Another more disturbing conclusion from the “Designer God” concept concerns the environment. I refer to the current parlous environmental state of planet earth as a consequence of the deep wounds inflicted upon her by humanity. Those who espouse the views of a “Designer God”, one who actively intervene will no doubt feel less inclined to do something about such problems.

l like the idea we have responsibility to nourish “Mother Earth’ as espoused by our aboriginies. I also think it has a degre of commonality in thinking to Cohen’s idea of the universe as a whole, it has a certain vitality of its own that requires a type of spiritual encouragement.

I trust in 2007 we can show a more compassionate, responsible, thoughtful and active role within our environment.

Best wishes for 2007.


Lee said...

Good post, Lindsay...and it makes a lot of sense to me. Good, intelligent thought.

Let's hope 2007 brings us all much wisdom. :)

DellaB said...

Hi Lindsay, how strange is this - I've just posted on my page about our trip this week down to the Mt Warning area, with a link and a note about the spiritual significance of the area...

As a true believer, it looks like I'd better keep my eyes and ears open this week, somebody is trying to 'get through'.

Thanks for this - great post.

Ingrid said...

fascinating Lindsay. I am evolving in my own faith and as I was reading your description of the Maori's being in tune with their environment, it reminded me how similar they are with the Native Americans. I have great difficulty with the designer God idea and I think in all three religions, those who attribute certain distinctiveness to 'God' are the ones who need that kind of distinction themselves. In essence, I feel that the way people portray 'their God' is a mirror image of how they see or would like to see their world. It all goes back to how their must/is a psychological need for certain people (great number of them obviously) to have a deity creation to center them in life, like children need their parents in order to explain their world in the larger sense and give them stability in their maturing. What if it all is just a 'dream'? A conscious, yet unconscious abdication of psychological immaturity that is afraid to see the world at large without the clear boundaries a deity provides them with? I am thinking about that a lot lately...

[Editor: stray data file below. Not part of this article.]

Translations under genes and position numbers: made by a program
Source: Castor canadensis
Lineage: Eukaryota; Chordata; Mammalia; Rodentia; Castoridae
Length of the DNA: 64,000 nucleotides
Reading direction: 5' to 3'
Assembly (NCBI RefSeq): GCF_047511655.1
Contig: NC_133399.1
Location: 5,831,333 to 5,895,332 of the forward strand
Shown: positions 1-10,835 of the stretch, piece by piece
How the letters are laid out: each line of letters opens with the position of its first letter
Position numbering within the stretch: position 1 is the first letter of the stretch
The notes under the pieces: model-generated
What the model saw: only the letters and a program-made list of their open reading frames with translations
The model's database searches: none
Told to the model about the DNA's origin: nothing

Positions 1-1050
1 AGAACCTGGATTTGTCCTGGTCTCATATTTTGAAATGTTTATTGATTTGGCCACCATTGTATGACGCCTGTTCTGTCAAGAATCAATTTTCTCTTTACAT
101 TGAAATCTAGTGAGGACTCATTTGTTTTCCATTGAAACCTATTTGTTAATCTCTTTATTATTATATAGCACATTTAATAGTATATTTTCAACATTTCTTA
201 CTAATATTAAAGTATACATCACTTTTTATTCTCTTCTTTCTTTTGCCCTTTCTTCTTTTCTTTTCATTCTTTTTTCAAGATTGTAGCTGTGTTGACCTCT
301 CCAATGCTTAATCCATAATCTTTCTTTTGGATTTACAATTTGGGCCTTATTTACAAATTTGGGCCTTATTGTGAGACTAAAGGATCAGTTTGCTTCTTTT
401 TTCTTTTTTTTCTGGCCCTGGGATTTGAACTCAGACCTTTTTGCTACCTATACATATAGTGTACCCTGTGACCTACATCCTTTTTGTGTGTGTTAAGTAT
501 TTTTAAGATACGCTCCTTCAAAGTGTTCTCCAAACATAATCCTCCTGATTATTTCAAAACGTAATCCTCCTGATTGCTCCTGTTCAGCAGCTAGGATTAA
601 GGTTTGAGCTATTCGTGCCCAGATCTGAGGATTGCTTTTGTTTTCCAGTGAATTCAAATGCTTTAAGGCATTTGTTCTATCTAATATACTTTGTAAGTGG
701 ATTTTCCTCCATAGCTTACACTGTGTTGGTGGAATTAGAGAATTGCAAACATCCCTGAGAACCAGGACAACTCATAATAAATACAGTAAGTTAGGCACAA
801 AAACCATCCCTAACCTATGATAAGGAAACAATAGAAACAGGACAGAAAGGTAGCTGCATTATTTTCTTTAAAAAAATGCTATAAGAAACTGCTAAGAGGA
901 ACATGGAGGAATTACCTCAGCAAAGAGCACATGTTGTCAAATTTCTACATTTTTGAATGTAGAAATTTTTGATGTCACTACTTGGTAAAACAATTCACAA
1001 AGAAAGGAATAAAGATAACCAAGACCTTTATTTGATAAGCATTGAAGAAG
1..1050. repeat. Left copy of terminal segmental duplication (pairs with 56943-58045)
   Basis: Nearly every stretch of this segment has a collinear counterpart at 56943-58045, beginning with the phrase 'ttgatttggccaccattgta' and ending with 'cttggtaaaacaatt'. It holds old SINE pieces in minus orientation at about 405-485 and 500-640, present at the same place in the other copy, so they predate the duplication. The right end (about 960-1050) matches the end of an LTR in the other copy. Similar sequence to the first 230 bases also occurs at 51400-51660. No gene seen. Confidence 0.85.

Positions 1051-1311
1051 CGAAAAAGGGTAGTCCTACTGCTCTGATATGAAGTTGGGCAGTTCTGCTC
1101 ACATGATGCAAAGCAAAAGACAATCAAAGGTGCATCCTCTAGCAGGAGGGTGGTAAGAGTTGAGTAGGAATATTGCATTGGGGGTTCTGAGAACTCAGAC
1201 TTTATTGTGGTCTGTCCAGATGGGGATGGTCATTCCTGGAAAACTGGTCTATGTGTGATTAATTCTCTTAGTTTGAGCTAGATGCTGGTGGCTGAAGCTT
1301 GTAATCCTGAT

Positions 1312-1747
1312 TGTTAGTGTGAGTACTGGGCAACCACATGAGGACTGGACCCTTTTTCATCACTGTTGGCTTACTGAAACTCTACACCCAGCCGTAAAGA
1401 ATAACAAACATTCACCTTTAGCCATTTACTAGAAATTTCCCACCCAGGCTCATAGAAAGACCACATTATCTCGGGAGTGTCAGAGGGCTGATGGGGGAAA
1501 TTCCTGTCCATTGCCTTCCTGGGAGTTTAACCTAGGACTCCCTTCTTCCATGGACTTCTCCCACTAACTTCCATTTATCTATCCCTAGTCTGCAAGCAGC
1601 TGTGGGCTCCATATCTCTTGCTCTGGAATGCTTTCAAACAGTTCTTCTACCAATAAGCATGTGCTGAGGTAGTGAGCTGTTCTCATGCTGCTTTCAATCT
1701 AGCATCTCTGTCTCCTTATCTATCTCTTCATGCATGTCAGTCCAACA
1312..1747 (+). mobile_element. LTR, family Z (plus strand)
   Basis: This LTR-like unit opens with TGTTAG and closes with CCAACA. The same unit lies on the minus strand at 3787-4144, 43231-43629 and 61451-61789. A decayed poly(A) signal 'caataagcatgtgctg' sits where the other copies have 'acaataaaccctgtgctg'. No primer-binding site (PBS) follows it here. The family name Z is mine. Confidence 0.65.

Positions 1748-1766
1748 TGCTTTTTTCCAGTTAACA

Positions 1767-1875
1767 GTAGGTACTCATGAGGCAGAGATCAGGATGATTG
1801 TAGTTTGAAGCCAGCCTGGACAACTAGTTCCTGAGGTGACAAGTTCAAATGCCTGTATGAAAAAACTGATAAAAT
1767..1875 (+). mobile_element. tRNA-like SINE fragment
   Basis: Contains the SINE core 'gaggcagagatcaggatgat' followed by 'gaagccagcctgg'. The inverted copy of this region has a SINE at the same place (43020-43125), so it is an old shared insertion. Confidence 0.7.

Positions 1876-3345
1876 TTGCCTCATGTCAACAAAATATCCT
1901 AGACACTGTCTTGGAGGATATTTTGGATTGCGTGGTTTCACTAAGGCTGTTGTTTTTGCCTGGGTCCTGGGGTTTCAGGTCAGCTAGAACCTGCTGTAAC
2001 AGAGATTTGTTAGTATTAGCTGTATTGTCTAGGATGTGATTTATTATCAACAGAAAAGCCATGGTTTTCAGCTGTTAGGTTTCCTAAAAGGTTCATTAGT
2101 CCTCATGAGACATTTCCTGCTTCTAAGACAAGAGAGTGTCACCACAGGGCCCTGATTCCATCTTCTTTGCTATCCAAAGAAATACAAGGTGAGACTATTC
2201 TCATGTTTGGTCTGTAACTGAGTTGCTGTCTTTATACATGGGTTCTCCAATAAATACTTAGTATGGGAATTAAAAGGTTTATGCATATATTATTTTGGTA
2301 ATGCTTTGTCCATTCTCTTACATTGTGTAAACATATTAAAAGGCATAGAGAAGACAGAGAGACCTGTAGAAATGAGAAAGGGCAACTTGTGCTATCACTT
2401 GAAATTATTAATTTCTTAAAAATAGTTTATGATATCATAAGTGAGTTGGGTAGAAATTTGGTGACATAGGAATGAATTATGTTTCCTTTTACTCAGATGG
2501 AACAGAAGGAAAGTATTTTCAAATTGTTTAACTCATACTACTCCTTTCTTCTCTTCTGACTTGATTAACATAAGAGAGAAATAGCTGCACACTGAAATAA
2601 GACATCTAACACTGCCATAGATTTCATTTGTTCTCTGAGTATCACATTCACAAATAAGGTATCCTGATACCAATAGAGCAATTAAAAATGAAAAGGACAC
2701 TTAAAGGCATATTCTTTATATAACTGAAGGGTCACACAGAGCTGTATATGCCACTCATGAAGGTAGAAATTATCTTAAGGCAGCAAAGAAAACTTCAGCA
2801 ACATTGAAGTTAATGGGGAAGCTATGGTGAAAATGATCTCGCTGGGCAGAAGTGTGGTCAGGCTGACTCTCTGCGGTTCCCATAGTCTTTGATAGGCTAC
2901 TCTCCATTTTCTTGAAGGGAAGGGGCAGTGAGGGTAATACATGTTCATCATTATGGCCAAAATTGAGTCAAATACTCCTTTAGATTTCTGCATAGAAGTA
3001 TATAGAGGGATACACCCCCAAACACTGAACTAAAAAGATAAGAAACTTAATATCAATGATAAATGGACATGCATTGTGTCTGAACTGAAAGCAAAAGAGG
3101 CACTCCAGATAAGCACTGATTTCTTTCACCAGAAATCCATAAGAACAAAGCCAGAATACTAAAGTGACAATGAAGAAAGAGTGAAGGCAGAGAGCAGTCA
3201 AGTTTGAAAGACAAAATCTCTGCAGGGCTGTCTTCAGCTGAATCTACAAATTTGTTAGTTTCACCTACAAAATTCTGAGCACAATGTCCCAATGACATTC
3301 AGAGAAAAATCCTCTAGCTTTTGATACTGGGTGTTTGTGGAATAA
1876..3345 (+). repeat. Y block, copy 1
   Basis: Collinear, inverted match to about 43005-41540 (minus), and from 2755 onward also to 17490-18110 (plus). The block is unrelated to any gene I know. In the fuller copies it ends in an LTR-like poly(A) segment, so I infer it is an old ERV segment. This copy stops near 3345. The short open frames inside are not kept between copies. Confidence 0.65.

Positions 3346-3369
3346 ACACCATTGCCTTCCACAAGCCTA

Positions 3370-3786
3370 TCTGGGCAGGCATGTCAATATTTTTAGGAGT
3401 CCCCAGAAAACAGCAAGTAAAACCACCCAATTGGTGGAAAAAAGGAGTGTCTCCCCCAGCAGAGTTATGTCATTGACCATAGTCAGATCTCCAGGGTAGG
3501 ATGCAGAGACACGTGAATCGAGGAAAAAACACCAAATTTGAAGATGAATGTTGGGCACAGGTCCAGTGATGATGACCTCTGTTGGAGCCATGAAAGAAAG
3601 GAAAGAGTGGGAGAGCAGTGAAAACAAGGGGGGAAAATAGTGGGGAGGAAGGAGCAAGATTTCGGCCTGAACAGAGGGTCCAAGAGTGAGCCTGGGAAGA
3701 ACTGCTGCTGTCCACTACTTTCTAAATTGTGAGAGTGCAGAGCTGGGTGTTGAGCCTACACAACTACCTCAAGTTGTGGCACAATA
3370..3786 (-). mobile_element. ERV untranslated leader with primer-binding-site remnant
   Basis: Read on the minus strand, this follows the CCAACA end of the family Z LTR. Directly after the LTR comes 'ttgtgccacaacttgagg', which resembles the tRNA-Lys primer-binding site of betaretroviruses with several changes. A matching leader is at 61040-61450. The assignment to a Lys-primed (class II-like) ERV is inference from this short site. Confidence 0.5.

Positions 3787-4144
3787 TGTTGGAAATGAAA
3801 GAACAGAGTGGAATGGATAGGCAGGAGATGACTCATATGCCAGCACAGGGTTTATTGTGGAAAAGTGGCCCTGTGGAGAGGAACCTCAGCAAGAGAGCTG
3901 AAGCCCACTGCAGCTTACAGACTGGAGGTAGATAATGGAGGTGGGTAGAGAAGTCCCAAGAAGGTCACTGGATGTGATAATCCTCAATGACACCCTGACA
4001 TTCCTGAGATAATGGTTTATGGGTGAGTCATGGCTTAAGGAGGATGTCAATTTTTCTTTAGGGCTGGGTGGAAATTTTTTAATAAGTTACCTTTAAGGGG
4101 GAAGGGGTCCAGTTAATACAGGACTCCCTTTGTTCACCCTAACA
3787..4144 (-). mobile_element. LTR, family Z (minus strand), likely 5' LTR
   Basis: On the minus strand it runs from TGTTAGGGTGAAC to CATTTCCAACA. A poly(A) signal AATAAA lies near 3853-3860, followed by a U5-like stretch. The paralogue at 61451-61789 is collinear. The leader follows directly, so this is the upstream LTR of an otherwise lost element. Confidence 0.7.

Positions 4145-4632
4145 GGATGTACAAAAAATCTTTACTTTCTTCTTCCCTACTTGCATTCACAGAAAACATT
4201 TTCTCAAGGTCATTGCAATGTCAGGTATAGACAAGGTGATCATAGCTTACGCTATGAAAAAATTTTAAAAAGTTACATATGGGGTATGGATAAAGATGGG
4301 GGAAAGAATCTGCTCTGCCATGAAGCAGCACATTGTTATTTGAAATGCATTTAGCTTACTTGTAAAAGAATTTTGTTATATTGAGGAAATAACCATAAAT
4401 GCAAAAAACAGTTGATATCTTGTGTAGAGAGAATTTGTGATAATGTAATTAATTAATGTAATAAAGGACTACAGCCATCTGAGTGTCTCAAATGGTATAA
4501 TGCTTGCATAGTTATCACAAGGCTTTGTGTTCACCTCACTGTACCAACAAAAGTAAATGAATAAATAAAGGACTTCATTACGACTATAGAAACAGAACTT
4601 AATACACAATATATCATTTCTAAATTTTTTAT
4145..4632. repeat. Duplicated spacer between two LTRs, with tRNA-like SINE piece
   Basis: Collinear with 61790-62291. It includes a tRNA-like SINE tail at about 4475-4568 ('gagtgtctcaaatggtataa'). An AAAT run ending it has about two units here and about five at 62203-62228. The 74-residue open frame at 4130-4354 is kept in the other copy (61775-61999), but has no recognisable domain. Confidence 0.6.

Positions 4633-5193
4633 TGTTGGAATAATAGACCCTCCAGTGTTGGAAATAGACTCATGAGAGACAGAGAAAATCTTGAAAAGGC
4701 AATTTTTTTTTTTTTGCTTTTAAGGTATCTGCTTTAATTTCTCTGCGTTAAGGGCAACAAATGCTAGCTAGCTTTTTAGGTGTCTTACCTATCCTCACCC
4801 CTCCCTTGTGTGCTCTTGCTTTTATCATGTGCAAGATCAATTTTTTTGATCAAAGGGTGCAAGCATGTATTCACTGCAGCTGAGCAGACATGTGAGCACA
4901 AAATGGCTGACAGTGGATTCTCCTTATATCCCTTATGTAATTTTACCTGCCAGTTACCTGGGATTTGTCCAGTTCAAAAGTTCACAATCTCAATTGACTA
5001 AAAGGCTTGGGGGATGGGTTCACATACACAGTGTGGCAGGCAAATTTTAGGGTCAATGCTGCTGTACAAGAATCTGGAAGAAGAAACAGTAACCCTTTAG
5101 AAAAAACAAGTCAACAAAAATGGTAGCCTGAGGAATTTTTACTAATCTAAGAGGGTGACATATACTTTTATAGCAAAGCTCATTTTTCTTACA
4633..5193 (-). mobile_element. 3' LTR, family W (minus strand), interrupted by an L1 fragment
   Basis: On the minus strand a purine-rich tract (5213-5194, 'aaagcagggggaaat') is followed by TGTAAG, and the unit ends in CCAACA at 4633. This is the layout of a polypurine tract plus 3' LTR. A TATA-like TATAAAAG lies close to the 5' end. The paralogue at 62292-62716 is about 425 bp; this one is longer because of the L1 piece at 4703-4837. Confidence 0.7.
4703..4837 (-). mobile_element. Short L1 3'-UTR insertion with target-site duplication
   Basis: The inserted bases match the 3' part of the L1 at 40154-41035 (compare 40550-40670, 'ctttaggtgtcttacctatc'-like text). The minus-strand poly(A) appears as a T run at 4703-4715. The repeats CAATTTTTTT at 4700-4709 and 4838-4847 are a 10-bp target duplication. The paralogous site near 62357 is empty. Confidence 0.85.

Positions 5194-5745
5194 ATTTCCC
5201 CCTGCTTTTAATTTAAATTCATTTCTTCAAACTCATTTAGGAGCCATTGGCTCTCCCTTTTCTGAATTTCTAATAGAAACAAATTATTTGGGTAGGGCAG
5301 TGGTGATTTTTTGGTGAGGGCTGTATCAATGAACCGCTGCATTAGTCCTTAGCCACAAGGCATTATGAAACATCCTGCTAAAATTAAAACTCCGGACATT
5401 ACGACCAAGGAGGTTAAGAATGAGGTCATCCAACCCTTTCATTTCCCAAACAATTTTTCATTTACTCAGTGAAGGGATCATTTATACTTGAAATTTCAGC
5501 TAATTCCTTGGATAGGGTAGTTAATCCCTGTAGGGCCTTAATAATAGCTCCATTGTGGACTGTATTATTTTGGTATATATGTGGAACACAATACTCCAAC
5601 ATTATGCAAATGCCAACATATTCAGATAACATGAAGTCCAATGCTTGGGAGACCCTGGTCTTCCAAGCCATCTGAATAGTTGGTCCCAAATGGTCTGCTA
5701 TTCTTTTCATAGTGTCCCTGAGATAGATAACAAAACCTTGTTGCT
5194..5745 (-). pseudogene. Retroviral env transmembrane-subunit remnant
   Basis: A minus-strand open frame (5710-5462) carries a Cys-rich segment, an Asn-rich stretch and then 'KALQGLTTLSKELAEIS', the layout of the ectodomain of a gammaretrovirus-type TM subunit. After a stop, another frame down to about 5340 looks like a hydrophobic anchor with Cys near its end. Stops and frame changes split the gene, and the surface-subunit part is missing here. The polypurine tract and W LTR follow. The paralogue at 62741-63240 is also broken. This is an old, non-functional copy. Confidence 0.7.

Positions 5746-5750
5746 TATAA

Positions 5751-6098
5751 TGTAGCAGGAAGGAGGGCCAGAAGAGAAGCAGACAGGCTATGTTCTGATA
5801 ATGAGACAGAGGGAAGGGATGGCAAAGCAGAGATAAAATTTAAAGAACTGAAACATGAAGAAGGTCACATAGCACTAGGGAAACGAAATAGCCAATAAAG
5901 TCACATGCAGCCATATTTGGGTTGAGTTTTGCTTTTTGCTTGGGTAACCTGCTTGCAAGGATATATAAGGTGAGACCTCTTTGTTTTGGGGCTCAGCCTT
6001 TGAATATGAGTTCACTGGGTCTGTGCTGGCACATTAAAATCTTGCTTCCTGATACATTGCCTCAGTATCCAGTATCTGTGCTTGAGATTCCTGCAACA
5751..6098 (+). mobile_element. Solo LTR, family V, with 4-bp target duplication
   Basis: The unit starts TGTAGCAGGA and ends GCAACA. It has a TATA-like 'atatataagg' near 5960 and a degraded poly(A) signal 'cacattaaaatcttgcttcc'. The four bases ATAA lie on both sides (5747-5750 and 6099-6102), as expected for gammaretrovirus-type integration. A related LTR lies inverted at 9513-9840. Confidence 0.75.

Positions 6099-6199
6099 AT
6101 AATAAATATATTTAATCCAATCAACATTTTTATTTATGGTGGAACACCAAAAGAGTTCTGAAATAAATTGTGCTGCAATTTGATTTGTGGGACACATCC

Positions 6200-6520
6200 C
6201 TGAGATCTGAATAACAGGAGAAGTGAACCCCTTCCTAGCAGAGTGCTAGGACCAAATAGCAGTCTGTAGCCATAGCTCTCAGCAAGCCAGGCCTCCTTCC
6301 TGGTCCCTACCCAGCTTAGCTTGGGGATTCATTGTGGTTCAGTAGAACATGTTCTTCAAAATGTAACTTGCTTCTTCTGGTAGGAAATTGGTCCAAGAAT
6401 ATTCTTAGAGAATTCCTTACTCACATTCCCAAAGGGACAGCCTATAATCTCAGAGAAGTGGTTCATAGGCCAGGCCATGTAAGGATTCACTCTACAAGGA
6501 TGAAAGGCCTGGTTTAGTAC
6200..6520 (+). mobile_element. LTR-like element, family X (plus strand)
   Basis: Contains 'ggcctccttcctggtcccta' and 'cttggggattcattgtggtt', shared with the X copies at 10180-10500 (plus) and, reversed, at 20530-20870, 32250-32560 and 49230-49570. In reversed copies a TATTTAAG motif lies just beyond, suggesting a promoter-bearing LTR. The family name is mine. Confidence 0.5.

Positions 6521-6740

very interesting post Lindsay!

lindsaylobe said...

Hi Lee . Dellab and Ingrid –Thanks for your thoughts

Lee -I hope 2007 brings more wisdom.
Dellab -Mt Warning sounds delightful. I remember passing by many times when we went on holidays from Kyogle. A very beautiful and spiritual a place to visit from which I trust you return refreshed.